Chronicling the Fight Against Racial Progress
Alex Elvin
Ms. Anderson’s book White Rage, a New York Times bestseller and National Book Critics Circle Award winner, presents a brief but incisive look at achieving civil rights in the United States.
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When the Odds Favor the House, It's Still Important to Feel Lucky
Vivian Ewing
Min Jin Lee's novel Pachinko is a nearly 500-page book that follows one family for seven tumultuous decades. Cultures clash and fates spiral. Wars are fought and babies are born.
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The Cult of Infatuation Is a Dangerous Game
Chloe Reichel
Danzy Senna’s latest novel, New People, occupies the uneasy space between horror and humor. “I like that slight feeling of anxiety that those two poles create,” Ms. Senna said.
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A Cultural Zelig, Jessica Harris Embraces the Muse of Her History
Alex Elvin
Jessica Harris's memoir, My Soul Looks Back, revisits her relationship to Samuel Clemens Floyd 3rd, whose orbit included many of the leading black voices in New York city.
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Prize Winning Book and a Life Cut Short
Marjory Potts
In 2004, the novel Suite Francaise was awarded the Renaudot Prize, a glittering prize for fiction in France. This astounded the literary world because the author, Irene Nemirovsky, had been dead and mostly forgotten for over 60 years.
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Going to the Heart of Cooking, Kitchen Tables of Ancient Kings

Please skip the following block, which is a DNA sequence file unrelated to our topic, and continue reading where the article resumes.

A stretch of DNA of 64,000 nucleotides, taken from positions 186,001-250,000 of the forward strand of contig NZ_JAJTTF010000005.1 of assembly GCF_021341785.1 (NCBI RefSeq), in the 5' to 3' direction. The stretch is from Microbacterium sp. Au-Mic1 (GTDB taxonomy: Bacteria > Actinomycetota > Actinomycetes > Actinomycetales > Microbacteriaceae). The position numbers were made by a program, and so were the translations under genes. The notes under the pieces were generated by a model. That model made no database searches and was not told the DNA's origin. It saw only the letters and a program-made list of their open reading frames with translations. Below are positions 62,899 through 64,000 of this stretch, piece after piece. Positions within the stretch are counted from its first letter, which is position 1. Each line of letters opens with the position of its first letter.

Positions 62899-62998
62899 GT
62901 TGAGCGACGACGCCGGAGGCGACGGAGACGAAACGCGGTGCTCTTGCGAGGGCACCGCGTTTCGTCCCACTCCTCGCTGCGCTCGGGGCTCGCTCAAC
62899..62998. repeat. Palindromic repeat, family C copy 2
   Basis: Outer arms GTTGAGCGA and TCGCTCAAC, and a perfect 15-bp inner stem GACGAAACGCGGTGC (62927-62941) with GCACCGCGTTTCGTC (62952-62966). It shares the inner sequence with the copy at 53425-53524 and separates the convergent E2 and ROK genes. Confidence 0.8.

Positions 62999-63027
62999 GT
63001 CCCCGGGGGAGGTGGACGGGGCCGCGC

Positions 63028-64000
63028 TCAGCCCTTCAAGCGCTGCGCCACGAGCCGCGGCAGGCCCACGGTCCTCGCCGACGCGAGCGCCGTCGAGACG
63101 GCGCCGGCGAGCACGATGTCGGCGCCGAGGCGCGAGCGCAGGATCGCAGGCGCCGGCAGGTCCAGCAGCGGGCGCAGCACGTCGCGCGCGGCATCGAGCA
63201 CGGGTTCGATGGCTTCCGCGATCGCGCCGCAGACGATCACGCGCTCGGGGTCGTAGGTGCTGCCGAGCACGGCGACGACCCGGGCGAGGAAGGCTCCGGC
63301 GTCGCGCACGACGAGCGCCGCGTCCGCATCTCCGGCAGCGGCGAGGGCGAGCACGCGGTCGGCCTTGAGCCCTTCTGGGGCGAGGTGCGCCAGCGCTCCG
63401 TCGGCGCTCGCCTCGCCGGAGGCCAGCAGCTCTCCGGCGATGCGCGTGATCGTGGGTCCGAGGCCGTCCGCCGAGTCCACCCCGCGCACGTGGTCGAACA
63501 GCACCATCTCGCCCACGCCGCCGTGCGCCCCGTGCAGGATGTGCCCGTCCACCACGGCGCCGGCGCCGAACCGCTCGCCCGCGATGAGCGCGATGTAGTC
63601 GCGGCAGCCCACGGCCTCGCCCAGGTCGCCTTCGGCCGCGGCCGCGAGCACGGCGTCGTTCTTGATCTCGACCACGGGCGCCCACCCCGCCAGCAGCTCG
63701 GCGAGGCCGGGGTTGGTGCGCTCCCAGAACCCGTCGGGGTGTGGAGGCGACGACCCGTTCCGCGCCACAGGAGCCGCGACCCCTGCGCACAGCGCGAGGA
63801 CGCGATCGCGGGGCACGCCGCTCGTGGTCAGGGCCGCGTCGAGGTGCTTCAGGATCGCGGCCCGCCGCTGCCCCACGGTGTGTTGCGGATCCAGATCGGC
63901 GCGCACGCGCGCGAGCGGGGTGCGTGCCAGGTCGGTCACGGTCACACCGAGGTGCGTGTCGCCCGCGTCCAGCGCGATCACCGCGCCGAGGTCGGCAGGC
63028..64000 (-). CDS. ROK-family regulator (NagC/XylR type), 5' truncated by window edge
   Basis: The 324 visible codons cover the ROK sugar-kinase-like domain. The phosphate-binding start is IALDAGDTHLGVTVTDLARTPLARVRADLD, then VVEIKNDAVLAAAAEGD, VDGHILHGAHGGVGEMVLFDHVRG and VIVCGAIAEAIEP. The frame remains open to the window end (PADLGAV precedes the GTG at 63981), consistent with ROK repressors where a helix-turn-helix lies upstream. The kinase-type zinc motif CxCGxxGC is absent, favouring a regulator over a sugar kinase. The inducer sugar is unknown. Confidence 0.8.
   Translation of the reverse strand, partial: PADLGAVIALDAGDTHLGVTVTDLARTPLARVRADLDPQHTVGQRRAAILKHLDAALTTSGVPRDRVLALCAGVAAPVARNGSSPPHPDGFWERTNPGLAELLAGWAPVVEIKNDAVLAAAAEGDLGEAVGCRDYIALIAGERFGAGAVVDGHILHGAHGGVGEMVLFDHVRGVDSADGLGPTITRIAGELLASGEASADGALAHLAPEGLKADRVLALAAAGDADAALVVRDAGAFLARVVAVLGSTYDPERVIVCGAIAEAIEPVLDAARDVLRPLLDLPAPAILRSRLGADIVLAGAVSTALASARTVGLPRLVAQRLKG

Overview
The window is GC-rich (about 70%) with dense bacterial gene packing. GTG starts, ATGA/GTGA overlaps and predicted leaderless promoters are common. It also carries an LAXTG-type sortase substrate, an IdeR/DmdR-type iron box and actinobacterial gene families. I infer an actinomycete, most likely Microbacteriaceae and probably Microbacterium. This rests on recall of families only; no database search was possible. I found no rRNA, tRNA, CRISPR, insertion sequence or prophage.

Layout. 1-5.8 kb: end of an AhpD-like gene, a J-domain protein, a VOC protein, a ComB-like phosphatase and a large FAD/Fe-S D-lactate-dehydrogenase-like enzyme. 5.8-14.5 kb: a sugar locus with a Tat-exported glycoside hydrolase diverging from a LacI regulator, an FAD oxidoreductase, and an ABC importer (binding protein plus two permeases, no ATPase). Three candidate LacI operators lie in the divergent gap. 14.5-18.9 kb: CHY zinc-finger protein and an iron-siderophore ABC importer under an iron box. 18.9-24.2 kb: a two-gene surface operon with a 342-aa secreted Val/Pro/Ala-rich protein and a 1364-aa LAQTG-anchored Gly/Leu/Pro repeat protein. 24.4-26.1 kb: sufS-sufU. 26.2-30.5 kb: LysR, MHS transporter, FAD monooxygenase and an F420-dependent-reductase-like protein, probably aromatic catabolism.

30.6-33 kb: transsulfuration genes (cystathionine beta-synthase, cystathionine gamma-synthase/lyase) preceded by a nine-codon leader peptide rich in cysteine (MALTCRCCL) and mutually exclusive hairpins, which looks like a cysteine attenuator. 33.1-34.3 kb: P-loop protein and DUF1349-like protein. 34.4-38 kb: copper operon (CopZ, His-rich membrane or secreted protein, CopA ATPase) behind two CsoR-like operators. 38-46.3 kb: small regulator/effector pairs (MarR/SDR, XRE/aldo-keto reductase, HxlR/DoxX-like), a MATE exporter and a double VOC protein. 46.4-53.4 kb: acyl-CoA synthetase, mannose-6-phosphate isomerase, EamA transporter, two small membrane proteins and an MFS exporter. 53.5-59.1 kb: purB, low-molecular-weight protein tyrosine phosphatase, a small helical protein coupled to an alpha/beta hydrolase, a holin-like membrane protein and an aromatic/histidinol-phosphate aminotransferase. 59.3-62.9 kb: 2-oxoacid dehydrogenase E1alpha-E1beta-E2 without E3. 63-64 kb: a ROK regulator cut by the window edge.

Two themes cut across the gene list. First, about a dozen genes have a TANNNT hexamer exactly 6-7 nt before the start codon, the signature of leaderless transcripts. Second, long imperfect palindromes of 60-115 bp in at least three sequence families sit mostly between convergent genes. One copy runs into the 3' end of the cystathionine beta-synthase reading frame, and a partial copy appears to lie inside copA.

Heather Hamacek
James Beard award-winning cookbook author Joan Nathan’s new cookbook, King Solomon’s Table, is filled with recipes as resplendent as those prepared for the fabled royalty.
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For Alexandra Fuller, Writing Requires Going to the Hard Places
Glynis Hart
Alexandra Fuller, author of Don't Let's Go to the Dogs Tonight, recently released her first novel, Quiet Until the Thaw. She will be speaking on Friday, July 7, at Bunch of Grapes bookstore in Vineyard Haven.
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Oceanographer, Poet, Menemsha Man, Through and Through
Arnie Reisman
Conrad Neuman’s new book, Up-Island Poems, is a short lyrical diary of a poetic soul who went out and came in with the tides, an oceanographer who traveled the world and returned to his Island birthplace to rest, to fish, to tell tales.
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Start Making Sense: Cornelia Dean Takes Science to Heart
Bill Chaisson

In all three of her books, Cornelia Dean, former New York Times science editor, Brown University instructor and Chappaquiddick resident, has campaigned against the misuse of science.

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Ebbing and Flowing Around the World
Jonathan White set out to educate himself about tides, traveling from Chile to China. The result is his book Tides: the Science and Spirit of the Ocean.
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